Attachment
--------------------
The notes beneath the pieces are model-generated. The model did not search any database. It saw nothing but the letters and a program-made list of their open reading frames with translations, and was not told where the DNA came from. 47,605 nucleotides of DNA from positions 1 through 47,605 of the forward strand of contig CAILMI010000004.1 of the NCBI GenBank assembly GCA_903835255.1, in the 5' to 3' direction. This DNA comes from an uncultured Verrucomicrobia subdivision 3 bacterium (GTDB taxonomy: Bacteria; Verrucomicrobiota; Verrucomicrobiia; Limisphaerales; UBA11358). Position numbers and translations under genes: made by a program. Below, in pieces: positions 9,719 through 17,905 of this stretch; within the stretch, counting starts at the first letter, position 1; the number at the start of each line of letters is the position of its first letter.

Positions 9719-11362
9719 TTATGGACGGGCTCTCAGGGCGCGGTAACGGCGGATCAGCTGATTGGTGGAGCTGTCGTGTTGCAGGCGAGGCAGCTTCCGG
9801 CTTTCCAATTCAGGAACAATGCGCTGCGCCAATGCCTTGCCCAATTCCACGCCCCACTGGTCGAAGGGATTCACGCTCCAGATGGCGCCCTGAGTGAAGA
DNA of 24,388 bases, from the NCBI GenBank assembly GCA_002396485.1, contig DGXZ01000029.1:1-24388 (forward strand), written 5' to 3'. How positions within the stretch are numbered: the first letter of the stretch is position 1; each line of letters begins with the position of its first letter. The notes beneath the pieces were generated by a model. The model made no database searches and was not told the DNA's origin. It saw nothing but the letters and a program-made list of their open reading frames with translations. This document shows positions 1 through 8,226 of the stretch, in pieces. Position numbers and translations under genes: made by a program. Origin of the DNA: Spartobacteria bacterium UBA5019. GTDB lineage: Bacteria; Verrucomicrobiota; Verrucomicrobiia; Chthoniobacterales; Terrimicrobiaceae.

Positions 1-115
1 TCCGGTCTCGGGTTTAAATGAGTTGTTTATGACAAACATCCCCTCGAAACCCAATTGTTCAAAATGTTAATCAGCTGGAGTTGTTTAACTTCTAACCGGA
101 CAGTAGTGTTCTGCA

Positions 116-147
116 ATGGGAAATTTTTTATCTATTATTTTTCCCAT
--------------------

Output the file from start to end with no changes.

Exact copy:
The notes beneath the pieces are model-generated. The model did not search any database. It saw nothing but the letters and a program-made list of their open reading frames with translations, and was not told where the DNA came from. 47,605 nucleotides of DNA from positions 1 through 47,605 of the forward strand of contig CAILMI010000004.1 of the NCBI GenBank assembly GCA_903835255.1, in the 5' to 3' direction. This DNA comes from an uncultured Verrucomicrobia subdivision 3 bacterium (GTDB taxonomy: Bacteria; Verrucomicrobiota; Verrucomicrobiia; Limisphaerales; UBA11358). Position numbers and translations under genes: made by a program. Below, in pieces: positions 9,719 through 17,905 of this stretch; within the stretch, counting starts at the first letter, position 1; the number at the start of each line of letters is the position of its first letter.

Positions 9719-11362
9719 TTATGGACGGGCTCTCAGGGCGCGGTAACGGCGGATCAGCTGATTGGTGGAGCTGTCGTGTTGCAGGCGAGGCAGCTTCCGG
9801 CTTTCCAATTCAGGAACAATGCGCTGCGCCAATGCCTTGCCCAATTCCACGCCCCACTGGTCGAAGGGATTCACGCTCCAGATGGCGCCCTGAGTGAAGA
DNA of 24,388 bases, from the NCBI GenBank assembly GCA_002396485.1, contig DGXZ01000029.1:1-24388 (forward strand), written 5' to 3'. How positions within the stretch are numbered: the first letter of the stretch is position 1; each line of letters begins with the position of its first letter. The notes beneath the pieces were generated by a model. The model made no database searches and was not told the DNA's origin. It saw nothing but the letters and a program-made list of their open reading frames with translations. This document shows positions 1 through 8,226 of the stretch, in pieces. Position numbers and translations under genes: made by a program. Origin of the DNA: Spartobacteria bacterium UBA5019. GTDB lineage: Bacteria; Verrucomicrobiota; Verrucomicrobiia; Chthoniobacterales; Terrimicrobiaceae.

Positions 1-115
1 TCCGGTCTCGGGTTTAAATGAGTTGTTTATGACAAACATCCCCTCGAAACCCAATTGTTCAAAATGTTAATCAGCTGGAGTTGTTTAACTTCTAACCGGA
101 CAGTAGTGTTCTGCA

Positions 116-147
116 ATGGGAAATTTTTTATCTATTATTTTTCCCAT